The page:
Scientists' understanding of the movement of the Earth's crust is being helped by new observing facility which is taking measurements that may one day help predict earthquakes.
Newcastle University has become the most North Westerly site in Europe and one of only two UK centres feeding Global Positioning System (GPS) data into the International GPS Service (IGS), which researchers and professionals throughout the world – including geophysicists - can access via the Internet. The other centre is the Royal Greenwich Observatory in Herstmonceux, East Sussex.
The data is collected via a GPS station 20 miles north of the city, at the University's farm, Cockle Park, in Morpeth, Northumberland, which had to meet stringent IGS standards. The distances between a circular antenna and and the GPS satellites above are measured every 15 seconds. The antenna, which is 40cm across and 15cm high, is firmly fixed in a 4.5 tonne slab of 300 million year old sandstone from Yorkshire, which is in turn embedded almost three metres into the earth.
The information is automatically downloaded hourly into a computer which quickly checks the data for accuracy before transmitting it to the IGS. Over 200 sites across the world are transmitting data on a regular basis with the Newcastle antenna being the most north westerly in Europe.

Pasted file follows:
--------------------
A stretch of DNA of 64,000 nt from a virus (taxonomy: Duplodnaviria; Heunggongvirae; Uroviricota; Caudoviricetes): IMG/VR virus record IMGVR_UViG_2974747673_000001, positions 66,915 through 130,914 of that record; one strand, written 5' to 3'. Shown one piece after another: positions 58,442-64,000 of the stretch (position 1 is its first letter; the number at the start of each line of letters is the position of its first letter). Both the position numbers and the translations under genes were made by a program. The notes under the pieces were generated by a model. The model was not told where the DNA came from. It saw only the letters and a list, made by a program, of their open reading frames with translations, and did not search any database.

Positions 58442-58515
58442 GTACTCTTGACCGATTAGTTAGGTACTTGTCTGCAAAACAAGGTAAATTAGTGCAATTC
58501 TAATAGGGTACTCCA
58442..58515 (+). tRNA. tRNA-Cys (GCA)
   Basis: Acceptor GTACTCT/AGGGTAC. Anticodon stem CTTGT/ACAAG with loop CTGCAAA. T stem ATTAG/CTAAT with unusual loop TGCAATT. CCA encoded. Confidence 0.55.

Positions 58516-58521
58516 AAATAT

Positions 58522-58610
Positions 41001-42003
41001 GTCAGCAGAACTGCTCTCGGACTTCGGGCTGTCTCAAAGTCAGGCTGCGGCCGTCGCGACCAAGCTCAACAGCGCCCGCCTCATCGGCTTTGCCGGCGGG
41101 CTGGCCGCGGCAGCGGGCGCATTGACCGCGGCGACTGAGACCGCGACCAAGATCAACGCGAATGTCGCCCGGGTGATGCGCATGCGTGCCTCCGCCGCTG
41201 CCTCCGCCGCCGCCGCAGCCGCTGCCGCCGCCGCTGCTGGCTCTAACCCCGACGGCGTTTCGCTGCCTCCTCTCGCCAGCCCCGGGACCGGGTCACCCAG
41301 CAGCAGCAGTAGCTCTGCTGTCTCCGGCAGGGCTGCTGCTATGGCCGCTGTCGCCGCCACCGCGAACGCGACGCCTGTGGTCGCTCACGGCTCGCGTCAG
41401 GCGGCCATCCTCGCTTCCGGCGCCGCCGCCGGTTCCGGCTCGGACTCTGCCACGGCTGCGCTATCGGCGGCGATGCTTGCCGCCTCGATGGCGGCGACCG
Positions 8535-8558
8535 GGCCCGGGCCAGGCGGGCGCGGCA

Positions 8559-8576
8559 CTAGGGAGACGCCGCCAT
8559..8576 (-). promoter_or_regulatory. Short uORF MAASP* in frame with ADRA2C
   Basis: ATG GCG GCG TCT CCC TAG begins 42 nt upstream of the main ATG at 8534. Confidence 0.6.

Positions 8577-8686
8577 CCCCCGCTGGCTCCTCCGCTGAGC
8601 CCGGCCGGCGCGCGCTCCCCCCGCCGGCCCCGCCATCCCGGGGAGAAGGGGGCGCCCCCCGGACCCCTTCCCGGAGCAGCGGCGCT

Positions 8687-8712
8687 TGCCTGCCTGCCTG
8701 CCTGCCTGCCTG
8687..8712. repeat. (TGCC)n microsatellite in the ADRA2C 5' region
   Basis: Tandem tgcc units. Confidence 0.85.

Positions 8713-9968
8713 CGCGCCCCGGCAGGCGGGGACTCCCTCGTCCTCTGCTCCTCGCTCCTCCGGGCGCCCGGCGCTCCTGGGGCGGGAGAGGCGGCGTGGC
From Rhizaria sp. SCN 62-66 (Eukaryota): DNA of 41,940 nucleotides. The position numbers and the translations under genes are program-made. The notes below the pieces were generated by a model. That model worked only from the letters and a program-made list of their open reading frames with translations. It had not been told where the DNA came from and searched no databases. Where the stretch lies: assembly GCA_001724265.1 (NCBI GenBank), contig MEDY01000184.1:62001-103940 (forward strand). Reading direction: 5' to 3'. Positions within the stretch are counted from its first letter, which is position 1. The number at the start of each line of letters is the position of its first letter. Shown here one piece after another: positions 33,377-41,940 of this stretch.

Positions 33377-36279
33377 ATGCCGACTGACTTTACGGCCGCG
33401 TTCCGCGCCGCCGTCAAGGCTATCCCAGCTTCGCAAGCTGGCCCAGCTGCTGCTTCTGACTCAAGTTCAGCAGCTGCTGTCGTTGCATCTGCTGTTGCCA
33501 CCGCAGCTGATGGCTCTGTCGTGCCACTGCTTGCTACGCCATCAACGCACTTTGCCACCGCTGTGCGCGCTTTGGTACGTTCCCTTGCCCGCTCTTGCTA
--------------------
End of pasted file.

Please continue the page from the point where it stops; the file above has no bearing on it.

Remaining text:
The antenna gives more accurate measurements than the average GPS system because it is very stable, being firmly embedded into the earth. It will be able to gauge movements in the Earth's crust in the North East of England, as when the Earth moves, the antenna moves with it - causing the measurements between it and the satellites to alter.
The highly accurate data could also help meteorological forecasts for the North East.
Distances between the antenna and the GPS satellites appear longer when there is water vapour in the atmosphere, as it can take a greater period of time for signals to be transmitted. These measurements can be used to compile weather forecasts.
Surveyors and other professionals taking less accurate GPS measurements in the field are likely to use this as a reference point against which they can check their own data. It is already being used in a number of university research projects involving GPS, such as the monitoring of North Sea oil platform subsidence.
Researcher Matt King, from the University's School of Civil Engineering and Geosciences, said: "The recent earthquakes in Manchester and Italy have highlighted our need to better understand the movement of the Earth's crust in England. Experience in California has shown that GPS measurements can make a valuable contribution to this understanding.
"The near real-time transmission of the data may also mean better weather forecasts for the region.
Dr King added: "The data submitted to the IGS is used to define the fundamental reference frame on which all modern survey measurements are based. Consequently, anyone making use of surveying or mapping products, such as Ordnance Survey maps, will benefit from this new project."
The above story is based on materials provided by University Of Newcastle Upon Tyne. Note: Materials may be edited for content and length.
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